Swollen legs when flying: 5 questions and answers

October 3, 2016 | By More
Foot Swelling (Photo credit: A.D.A.M. Medline Plus)

Foot and ankle swelling (Photo credit: A.D.A.M. Medline Plus)

Have you ever gotten off a plane, looked down at your swollen legs — and become alarmed at their size?

Rest assured. It’s usually not a serious problem. Swollen ankles, feet and legs are common among travelers—especially older ones. With aging, many people experience edema (excess fluid buildup in the tissues) after long flights.

Although temporary, swollen legs can be more than unattractive. Depending on the extent of the swelling, you may experience discomfort from the stretching of your skin, or have a tough time getting your shoes back on (if you’ve taken them off during a flight).

What causes leg swelling when you’re flying?

The amount of legroom on flights seems to constantly be shrinking. And depending on the placement of your seat and the pattern of turbulence, it can be difficult to get up and stretch, especially on lights-out overnight flights across the ocean.

Being seated in one fixed position in a cramped space for a long period of time causes fluid to leave the blood and move into surrounding tissues. 

Is swelling more prevalent with age? 

Aging makes many things more complicated, including leg swelling. Older people are prone to experience more significant swelling and tightness after long flights than younger people for a variety of age-related reasons. For example, their veins don’t circulate blood as well as they used to, and they are more likely to be taking certain prescribed medications (e.g. blood pressure-lowering medications like calcium channel blockers).

Crossed legs are a no-no (Photo credit: MoreTimeToTravel.com)

Crossed legs are a no-no (Photo credit: MoreTimeToTravel.com)

What can you do to prevent swelling? 

There are a number of common sense ways to prevent or reduce swollen legs and ankles on long flights:

  • Maintain a healthy body weight,
  • Seek out flights and seats with more legroom, when possible,
  • Limit salt intake on the day of and during the flight (I always wonder why airlines offer pretzels and salted peanuts with drinks),
  • Keep hydrated and avoid excessive alcohol intake,
  • Opt for loose, non-binding clothing, and shoes that easily slip off,
  • Wear compression stockings,
  • Avoid keeping your legs crossed for long periods of time,
  • Wiggle your toes and move your legs in circles during the flight, and tighten and loosen your leg muscles, and
  • Get up, move, and walk up and down the aisle several times during the flight (your bladder will thank you, too).

If your legs swell, what can you do afterward? 

If your legs, ankles or feet are swollen after getting off the plane, it’s wise to elevate them (above your heart) to lessen the swelling.

Is swelling dangerous? 

According to a recent publication from the Mayo Clinic, swelling caused by inactivity during travel (e.g. on planes or long car rides) is usually harmless. However, it is prudent to seek medical attention if you experience:

  • Swelling that is is red or warm to the touch (this could be a sign of a clot),
  • Pain, tenderness or swelling in one leg (as opposed to both),
  • Any chest pain associated with swelling, and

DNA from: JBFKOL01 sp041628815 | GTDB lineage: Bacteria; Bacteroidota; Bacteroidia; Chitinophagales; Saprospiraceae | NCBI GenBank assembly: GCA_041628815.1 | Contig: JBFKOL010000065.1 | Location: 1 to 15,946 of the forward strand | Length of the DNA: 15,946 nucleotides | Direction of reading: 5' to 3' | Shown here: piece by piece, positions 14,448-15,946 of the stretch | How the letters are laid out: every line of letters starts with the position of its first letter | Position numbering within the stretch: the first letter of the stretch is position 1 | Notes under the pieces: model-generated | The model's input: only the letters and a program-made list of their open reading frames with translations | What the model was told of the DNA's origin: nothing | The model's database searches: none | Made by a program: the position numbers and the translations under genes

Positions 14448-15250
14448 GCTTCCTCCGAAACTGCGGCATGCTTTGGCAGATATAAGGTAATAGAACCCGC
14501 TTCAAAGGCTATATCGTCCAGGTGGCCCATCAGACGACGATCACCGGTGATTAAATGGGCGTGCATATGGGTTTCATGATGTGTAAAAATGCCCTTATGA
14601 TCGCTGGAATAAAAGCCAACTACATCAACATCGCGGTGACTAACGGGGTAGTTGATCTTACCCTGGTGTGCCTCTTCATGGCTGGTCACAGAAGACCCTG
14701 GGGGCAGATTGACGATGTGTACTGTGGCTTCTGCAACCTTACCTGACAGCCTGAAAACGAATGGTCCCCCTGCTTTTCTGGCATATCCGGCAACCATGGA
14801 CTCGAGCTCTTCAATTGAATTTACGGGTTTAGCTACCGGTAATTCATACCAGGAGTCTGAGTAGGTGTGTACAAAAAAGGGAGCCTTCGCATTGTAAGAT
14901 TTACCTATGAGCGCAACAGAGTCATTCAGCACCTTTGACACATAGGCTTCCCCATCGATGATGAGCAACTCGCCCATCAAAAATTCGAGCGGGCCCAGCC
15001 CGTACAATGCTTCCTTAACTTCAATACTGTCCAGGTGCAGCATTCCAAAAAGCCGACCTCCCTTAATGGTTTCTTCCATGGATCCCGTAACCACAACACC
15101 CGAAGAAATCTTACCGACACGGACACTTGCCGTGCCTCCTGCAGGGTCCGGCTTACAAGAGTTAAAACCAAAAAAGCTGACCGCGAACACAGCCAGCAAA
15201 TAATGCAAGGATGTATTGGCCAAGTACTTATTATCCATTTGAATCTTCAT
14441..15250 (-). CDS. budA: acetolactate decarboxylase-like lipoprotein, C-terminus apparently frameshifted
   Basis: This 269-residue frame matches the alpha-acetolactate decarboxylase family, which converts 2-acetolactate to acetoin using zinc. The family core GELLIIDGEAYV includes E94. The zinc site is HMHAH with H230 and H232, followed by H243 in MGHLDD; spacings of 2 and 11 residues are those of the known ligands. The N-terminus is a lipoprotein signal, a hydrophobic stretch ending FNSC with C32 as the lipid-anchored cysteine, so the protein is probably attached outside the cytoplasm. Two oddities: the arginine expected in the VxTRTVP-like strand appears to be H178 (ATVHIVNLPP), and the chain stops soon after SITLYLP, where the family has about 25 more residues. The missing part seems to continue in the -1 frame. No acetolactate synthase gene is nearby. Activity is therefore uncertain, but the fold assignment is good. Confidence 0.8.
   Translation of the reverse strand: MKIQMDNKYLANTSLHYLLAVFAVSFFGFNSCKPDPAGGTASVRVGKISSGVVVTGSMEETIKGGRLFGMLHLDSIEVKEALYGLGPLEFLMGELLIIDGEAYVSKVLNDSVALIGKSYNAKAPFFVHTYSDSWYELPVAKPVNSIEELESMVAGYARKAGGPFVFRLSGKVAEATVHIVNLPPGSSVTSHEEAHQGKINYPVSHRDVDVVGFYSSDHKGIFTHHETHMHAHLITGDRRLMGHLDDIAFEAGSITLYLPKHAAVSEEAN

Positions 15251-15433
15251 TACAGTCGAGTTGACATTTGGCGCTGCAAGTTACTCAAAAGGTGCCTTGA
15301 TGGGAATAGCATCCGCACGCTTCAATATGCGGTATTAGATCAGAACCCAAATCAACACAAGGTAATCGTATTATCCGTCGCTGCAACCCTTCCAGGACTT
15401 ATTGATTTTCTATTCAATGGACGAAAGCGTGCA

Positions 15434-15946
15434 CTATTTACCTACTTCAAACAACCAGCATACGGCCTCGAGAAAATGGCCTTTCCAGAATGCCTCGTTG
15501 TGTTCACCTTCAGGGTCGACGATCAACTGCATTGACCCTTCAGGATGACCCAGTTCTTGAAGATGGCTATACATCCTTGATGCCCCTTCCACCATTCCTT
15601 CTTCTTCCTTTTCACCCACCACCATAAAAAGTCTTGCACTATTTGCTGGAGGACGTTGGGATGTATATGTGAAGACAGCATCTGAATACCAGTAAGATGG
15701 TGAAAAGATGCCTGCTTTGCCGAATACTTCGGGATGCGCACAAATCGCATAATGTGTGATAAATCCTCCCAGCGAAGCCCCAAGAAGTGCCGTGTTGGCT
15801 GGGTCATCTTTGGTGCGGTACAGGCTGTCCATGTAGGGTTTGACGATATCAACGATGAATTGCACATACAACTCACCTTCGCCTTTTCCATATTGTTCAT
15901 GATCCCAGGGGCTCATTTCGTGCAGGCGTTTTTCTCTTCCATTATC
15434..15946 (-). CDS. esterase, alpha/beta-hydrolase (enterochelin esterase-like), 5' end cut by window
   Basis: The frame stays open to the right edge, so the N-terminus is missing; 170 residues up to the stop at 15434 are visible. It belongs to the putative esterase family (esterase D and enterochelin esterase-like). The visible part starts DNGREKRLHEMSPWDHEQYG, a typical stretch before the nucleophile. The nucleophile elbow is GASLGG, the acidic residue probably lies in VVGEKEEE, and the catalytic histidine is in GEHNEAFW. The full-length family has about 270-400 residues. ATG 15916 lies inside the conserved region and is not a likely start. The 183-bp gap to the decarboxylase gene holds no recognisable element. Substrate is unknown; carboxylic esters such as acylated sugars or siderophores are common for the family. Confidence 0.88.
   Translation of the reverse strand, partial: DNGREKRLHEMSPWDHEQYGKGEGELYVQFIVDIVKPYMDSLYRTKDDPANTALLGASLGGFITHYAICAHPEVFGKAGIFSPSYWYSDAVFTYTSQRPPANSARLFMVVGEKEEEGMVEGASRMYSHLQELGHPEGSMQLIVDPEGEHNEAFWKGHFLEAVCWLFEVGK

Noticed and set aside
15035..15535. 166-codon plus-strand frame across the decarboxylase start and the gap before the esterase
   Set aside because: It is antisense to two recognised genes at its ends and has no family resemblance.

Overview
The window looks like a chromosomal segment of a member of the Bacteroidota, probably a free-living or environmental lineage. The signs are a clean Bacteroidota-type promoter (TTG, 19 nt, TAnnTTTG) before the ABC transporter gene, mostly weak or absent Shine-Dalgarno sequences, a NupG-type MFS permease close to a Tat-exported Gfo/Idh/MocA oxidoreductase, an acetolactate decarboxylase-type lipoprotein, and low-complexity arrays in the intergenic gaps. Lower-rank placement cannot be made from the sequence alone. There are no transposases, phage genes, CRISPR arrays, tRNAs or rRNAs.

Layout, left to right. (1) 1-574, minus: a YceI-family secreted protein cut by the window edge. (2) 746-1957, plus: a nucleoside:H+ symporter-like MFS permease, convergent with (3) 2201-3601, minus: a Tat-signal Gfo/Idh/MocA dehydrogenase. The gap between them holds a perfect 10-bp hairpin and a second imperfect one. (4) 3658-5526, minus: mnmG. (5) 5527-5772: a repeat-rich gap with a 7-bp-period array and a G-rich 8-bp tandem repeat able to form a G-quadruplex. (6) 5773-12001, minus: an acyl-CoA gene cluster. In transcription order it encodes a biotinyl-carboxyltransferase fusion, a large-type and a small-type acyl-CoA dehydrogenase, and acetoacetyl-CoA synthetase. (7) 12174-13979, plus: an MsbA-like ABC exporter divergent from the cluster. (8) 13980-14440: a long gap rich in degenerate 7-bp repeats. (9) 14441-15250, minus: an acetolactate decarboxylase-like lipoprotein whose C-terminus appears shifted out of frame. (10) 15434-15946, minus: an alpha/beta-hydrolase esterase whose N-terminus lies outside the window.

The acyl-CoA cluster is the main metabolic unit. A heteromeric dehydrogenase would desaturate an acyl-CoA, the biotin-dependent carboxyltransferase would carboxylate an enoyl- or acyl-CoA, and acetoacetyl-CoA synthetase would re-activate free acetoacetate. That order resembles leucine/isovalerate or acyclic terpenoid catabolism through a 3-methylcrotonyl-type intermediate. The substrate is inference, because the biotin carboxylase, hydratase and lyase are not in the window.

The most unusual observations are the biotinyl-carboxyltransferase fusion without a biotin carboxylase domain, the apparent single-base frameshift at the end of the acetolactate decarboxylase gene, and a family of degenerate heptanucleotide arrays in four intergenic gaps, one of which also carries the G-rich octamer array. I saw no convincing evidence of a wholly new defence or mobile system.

• Swelling that doesn’t dissipate after several hours of activity.

Sources:

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Category: TIPS

Comments (16)

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  1. Excellent article! This just became an issue with me. Now I swear by compression socks and re-hydration products in addition to lots of water.

  2. Maintaining a healthy body weight is probably the one piece of advice that may be difficult to achieve on the fly—so to speak. 😉 I’ve definitely noticed that it’s harder to slip my shoes back on after a flight.

  3. Laura says:

    Maintaining a healthy body weight is most important. My feet and ankles used to swell on long road trips, so I began stopping every hour or so to walk around to prevent this. Now I can do a 6 hour drive with one stop and my ankles don’t swell at all.

    My doctor told me there’s usually no worry if both of your ankles swell. The time to be concerned is if only one side is swollen because it could be a sign of something else more serious like a blood clot.

  4. Very helpful, thank you. It happened to me once on a cruise and just recently on a 4-hour fight. For me getting my feet above my heart always works. That and loads of water. –MaryGo

  5. Your timing is epic. This has never happened to me before except just a few days ago. We took a red eye from Kauai (used miles, you take what you can) I noticed that both of my feet were swollen in the car on the way home. Kind of freaked me out! Since is was an overnight flight, I only got up once. I also crossed my legs a great deal. I won’t let this happen again.

  6. Sue Reddel says:

    Great article Irene! I’m a huge believer in compression socks and wear them on all flights. I even use them for trade-shows or all day walking they make a big difference.

  7. So far — knock on wood — I’ve been lucky and never had swollen ankles. I always drink a lot of water on flights, and, of course, that means I make multiple trips to the toilet, which lets me stretch a bit. And in most planes I’m too tall to be able to cross my legs, so I don’t do that either. Thanks for the tips, though. I suppose it’s just a matter of time till this starts happening to me too on long flights!

  8. What a great article people often avoid writing about these things as they think they are not interesting. Will bookmark for our next flight great tips to help stop the cursed swollen ankles.

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